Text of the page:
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[ICE TIME] Sota Yamamoto's Renaissance Highlights A Great Grand Prix Final for Japan

Yamamoto's promising career was hampered by ankle injuries. Now, "I'm really happy to have the feeling that I'm finally back," he said at the Grand Prix Final.

It was a fantastic week for Japan at the Junior and Senior Grand Prix Final in Turin, Italy, from December 8-10.

Led by victories from Mai Mihara, men's world champion Shoma Uno, pairs Riku Miura and Ryuichi Kihara and junior Mao Shimada, the Hinomaru garnered a record total of six medals. That surpasses its previous best mark of five in the combined competition set in 2012 in Sochi, Russia.

In addition to the four gold medals, Japan collected a silver in the senior men's competition via Sota Yamamoto and a bronze in the junior men's event from Nozomu Yoshioka. By any measure, the week was a smashing success for Japanese skaters.

Japan could easily have grabbed two more medals but for the unexpectedly disappointing performances of women's world champion Kaori Sakamoto and junior Hana Yoshida. Sakamoto and Yoshida were both expected to make the medals stand. But they each endured unusually poor outings and ended up placing fifth and sixth, respectively.

Uno, Mihara, Miura/Kihara and Shimada all entered the GP Final as favorites and came through with victories. But the effort that resonated the most with Ice Time was that of Yamamoto. The 22-year-old, once seen as the heir apparent to Yuzuru Hanyu before being beset by injuries, had the best competition of his senior career to make the podium with Uno.

With Ilia Malinin of the United States having put up a huge number in the free skate, any big mistake by Yamamoto could have knocked him down to third place. He dug deep with a gutty showing, however, hitting three quads in a fluid skate showing that wowed the judges and resulted in personal bests of 179.49 points for the free skate and total score of 274.35.

Yamamoto's Celebration at GP Final 

Midway through his skate to "Piano Concerto No. 2," Yamamoto uncharacteristically began pumping his right fist as he landed jump after jump. When he finished his program at center ice, he pounded the ice several times with his fist.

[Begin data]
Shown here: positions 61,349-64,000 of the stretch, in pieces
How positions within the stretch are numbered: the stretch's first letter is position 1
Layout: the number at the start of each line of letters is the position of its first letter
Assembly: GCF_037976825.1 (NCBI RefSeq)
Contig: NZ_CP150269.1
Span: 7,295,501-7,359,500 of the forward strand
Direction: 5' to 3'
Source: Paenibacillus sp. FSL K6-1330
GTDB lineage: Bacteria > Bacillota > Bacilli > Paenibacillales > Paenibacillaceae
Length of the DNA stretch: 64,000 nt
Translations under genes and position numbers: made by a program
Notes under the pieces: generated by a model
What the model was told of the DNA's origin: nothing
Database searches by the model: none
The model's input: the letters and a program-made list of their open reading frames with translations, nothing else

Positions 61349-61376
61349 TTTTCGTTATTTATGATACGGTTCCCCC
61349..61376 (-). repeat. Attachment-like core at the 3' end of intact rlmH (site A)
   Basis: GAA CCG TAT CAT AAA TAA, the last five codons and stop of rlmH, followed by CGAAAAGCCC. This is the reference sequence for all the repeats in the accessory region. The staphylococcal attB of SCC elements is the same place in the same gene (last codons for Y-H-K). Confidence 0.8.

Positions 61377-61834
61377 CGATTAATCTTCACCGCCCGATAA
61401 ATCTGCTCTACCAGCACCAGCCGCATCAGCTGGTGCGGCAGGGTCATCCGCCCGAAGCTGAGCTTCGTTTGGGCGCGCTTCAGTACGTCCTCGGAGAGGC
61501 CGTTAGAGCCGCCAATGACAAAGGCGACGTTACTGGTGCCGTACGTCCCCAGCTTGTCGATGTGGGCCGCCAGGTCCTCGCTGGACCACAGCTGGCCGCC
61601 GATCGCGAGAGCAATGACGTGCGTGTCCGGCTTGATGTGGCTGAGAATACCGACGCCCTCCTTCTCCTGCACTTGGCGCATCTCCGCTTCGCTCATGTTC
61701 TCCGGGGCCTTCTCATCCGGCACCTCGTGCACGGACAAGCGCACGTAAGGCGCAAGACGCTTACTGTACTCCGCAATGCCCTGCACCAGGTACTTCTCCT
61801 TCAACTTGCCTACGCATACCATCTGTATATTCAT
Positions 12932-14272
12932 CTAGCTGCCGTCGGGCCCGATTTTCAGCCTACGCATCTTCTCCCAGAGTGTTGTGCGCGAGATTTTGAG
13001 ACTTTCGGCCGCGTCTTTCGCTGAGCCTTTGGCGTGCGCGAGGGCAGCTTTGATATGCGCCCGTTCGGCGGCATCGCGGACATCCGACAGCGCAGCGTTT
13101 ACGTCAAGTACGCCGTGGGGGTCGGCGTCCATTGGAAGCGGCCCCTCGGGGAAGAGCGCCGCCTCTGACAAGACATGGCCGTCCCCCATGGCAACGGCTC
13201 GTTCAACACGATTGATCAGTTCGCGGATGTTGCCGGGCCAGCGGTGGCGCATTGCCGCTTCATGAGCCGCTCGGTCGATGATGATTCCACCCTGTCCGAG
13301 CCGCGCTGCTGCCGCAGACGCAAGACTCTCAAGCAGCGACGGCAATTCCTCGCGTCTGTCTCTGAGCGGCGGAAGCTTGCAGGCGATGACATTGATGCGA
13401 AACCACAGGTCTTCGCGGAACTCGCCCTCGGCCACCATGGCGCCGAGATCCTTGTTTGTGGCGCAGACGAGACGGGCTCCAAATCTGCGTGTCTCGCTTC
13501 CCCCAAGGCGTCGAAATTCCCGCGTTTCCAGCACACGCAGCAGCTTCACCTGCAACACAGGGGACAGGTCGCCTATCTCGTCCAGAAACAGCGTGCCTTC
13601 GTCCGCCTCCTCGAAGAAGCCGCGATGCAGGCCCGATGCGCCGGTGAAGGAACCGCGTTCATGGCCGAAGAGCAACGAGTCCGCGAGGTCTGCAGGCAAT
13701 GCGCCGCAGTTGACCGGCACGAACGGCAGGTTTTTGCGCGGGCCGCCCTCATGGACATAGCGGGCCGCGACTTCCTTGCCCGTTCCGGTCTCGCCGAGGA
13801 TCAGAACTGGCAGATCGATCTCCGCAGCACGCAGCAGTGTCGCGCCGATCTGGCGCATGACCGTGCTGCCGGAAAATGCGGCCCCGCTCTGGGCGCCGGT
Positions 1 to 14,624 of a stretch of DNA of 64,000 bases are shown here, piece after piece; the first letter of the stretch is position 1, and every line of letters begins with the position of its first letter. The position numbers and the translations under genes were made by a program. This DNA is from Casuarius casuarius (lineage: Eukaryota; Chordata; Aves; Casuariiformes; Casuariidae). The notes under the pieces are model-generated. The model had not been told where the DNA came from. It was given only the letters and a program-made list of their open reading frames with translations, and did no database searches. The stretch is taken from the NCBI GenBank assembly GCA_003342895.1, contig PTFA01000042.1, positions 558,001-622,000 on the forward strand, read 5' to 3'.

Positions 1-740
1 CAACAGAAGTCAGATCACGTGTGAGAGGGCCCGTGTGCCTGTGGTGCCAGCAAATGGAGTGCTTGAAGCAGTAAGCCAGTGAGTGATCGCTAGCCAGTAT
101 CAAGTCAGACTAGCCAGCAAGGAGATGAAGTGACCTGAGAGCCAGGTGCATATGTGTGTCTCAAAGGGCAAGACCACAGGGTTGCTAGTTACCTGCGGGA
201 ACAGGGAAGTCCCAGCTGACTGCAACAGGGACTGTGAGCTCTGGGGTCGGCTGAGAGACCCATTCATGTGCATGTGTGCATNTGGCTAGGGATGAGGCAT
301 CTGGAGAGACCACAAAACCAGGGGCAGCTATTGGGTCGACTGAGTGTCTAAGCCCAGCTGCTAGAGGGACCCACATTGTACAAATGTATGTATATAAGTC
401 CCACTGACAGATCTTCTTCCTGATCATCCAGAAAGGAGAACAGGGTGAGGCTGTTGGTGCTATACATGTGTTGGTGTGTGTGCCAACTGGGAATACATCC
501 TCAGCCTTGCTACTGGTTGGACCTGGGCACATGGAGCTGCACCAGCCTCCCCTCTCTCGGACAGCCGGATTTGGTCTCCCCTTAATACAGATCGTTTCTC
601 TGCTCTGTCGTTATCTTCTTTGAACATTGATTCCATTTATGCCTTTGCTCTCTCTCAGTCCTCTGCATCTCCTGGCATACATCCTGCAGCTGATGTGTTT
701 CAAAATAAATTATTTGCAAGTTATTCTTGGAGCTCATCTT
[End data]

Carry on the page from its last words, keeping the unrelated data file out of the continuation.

It was as if years of frustration had been released with a cathartic outing on a big stage.

"I made a fist pump every time I landed one jump at a time," Yamamoto stated. "Looking back, I think I did too much. While the wonderful performance continued, I thought I should do my best without feeling pressured."

Yamamoto's re-emergence further enhances Japan's already deep roster of senior men. He will make the Japan Championships (December 21-25) in Osaka a must-see event for viewers, with the likes of Uno, Yuma Kagiyama, Yamamoto, Shun Sato and Kao Miura on the ice. All four are vying for Japan's three spots at the 2023 World Figure Skating Championships in late March in Saitama.

Yamamoto Reflects on Maturation

Yamamoto credited a change in focus with helping his results on the ice.

"Up until now, I've been shutting everything out and concentrating on myself," Yamamoto was quoted as saying by Nikkan Sports on Saturday. "But this season, seeing everyone's performances has given me even more power. As a competitor, I'm able to bring that kind of thinking into my performances, and that's where I have grown."

Following their 1-2 finish at the NHK Trophy in Sapporo last month, the victorious Uno saluted Yamamoto's dedication to his craft.

"Because he trains so well, he is able to put on a good performance in the competition," Uno noted before adding, "...I just know that his potential is growing more and more."

Yamamoto won the gold medal at the Winter Youth Olympics back in 2016 and appeared on the fast track to stardom. That was before being sidelined by stress fractures to his right ankle that forced him to miss almost two entire international seasons.

It has been a long road back for Yamamoto, who is popular with his fellow skaters and maintains a significant fan base. But his results this season have been impressive. He placed second at his two GP assignments and appears to be gaining momentum as the current campaign progresses.